“Small towns are not an aesthetic.”
— SZA, in a December 2017 tweet
Dusty Springfield arrived in Memphis skeptical.
“Like most people, perhaps, I associated Memphis with one kind of sound, a hard R&B sound,” she said. “That’s not the thing I can do, and I’d rather leave it those who can.”
What was it she could do? “Big ballady things,” is how she put it. At one point the top-selling female vocalist in the world, Dusty’s saccharine pop was starting to lose its charm in the swirl of the late ‘60s. The beehived songstress, born Mary Isobel Catherine Bernadette O'Brien in Middlesex, England, went to Tennessee looking for an edge. Her first album with Atlantic Records, Dusty in Memphis, was to be her entrance music at the soul debutante ball.
Certainly of its time, the copy on the back of the Dusty in Memphis LP, written by legendary music journalist and Memphis native Stanley Booth, reads as condescending today: “The Memphis Cats have a great reputation, but they are also associated with such artists as Aretha Franklin and Wilson Pickett—not singers of ‘big ballady things.’’’
He then quotes Dusty: “I had no idea how far out of the R&B bag the Memphis musicians could go. I discovered that their versatility is amazing, and their musical knowledge is extremely wide.”
A commercial flop when it was released, Dusty in Memphis was re-evaluated in the 1990s as an all-time best precisely because of of its production—its gliding horns and and silky basslines cut right through any sentimentality. It would be easy to write off Dusty Springfield’s pivot to soul as contrived, a product of racist record executives hawking a White Aretha. Blue-eyed soul, no matter how groovy, must be listened to in context. Musical gentrification is certainly at play here, but note the marketing: it’s Dusty in Memphis, not Dusty Goes Soul. This album is attempting to capture the aesthetic of a place, as much as a people.
With her singular vocal prowess, Dusty Springfield would have become famous singing in any genre. The best singers are actors, on a stage with seamless set changes.The album’s lead single, “Son of a Preacher Man,” was originally written for Aretha Franklin, whose father and grandfather were preachers (she would record her own version years later). There’s no location mentioned, but it’s undeniably a song of the American South. The first words are “Billie Ray,” for god’s sake. Dusty was wearing Memphis like it was a new mini dress.
A song either needs a strong sense of place or have no setting at all—for this reason, “Small Town” by John “Cougar” Mellencamp is one of the worst songs ever written. But by distilling a physical space into sound, what do we lose? What do we risk?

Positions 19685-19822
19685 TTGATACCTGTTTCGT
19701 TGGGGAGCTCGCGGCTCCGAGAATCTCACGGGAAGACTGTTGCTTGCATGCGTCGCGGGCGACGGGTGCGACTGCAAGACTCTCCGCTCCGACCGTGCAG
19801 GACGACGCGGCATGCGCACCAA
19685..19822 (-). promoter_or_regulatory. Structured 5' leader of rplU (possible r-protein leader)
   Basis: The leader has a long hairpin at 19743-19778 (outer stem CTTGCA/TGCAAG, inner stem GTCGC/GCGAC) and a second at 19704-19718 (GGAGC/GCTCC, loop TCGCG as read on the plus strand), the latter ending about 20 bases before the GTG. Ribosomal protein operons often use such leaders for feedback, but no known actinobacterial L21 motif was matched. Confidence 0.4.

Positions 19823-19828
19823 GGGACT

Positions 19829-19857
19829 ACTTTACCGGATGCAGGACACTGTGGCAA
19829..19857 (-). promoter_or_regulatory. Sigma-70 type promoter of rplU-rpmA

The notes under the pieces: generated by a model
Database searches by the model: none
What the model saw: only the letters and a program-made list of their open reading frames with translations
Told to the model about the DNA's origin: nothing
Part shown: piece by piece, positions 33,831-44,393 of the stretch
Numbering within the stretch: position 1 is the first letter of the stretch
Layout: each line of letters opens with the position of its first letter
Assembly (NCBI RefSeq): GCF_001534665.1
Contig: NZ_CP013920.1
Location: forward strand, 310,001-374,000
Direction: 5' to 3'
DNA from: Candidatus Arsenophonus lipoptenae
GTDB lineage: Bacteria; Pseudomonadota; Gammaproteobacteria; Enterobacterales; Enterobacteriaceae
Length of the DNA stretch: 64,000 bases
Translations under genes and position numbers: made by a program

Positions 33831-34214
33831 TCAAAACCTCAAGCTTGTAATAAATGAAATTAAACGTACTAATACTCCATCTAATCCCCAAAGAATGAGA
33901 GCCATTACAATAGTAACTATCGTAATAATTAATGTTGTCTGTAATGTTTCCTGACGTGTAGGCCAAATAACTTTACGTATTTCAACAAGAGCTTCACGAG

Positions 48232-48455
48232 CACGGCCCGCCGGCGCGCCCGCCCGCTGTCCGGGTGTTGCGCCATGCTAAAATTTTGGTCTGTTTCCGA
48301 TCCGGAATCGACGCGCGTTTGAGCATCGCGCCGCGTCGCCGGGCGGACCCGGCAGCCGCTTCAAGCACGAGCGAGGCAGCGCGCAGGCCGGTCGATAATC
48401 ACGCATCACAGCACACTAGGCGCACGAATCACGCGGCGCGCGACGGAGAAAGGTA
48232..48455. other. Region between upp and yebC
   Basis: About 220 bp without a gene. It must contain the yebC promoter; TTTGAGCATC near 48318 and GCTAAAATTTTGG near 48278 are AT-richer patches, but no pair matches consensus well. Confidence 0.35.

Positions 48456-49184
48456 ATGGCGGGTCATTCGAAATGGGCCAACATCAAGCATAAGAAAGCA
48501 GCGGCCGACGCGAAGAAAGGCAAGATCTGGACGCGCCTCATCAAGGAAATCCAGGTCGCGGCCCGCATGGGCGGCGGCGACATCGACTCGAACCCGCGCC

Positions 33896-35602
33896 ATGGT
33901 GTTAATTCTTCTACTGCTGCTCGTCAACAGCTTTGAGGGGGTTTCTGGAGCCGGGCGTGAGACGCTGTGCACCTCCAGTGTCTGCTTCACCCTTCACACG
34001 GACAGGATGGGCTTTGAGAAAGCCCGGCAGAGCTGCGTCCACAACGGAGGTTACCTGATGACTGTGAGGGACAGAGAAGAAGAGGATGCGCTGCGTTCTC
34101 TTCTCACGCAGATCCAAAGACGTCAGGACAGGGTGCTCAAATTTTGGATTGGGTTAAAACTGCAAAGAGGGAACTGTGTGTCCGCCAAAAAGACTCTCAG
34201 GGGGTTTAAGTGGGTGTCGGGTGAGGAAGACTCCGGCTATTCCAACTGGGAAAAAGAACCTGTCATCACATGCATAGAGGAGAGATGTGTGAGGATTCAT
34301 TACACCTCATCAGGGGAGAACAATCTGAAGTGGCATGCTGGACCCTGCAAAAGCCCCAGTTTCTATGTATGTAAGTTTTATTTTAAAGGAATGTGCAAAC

I spent the second half of my twenties a rolling stone, trying on different lives in Boston, then India, then Oklahoma, then D.C. I moved to each place for a new job and a new folksy quality to add to my repertoire. I hoped to leave Boston plucky, lndia enlightened, Oklahoma humble, D.C. wonky. These attributes would be my rewards for undergoing yet another jarring transition; I’m a writer, I would remind myself, this will all come in handy one day. But instead of the artistic authority I felt entitled to, I left each of these places feeling like I only scraped their surfaces, painfully aware of the limits of an individual’s experience. I could only consume; even my floweriest prose would never capture the complexity of each terrain.
Now I’m turning 30 in New York City, one of the most written-and-sung-about places in the universe. I arrived here the age that Dusty arrived in Memphis, ready for reinvention. From day one, I’ve been wary of contracting the insufferable If-I-can-make-it-here attitude. Having embraced the beauty of so many other places, I’ve long resented the New Yorker superiority complex.
But I started to get it this summer, during a free concert in Prospect Park. There I was, listening to Anoushka Shankar play the sitar, having the musical experience I expected to have in India (but never did) just a mile from my apartment in Brooklyn. I realized that what makes New York the greatest city in the world is that it’s made up of little bits and pieces of all the other greatest cities in the world. New York wouldn’t be New York without Mumbai or Memphis or even a small town in Oklahoma.
I’ve been to Memphis once, a stop on a roadtrip with girlfriends to reacquaint myself with “Real America” before I left for a year in India. We listened to Dusty in Memphis on the way, along with a Stax compilation, Paul Simon’s Graceland, and even that goddamn “Walkin’ in Memphis” schlock. But we didn’t make it to Beale Street. After a tip from the front desk worker at our hostel, we ended up at a punk show at an indie video rental store. Surrounded by leaning stacks of VHS tapes (this was in 2014), we handbanged in the back, our itinerary long forgotten. Memphis rocked.
Perhaps Dusty in Memphis didn’t land in its own time because it doesn’t capture Memphis in 1968—it captures how people who weren’t there imagine how Memphis in 1968 was. What Dusty sought in Memphis—the same thing that Bowie sought in Berlin, McCartney in Nigeria, and Kanye West in Hawaii—can be found anywhere. You just have to take off your headphones for a little while and listen for it.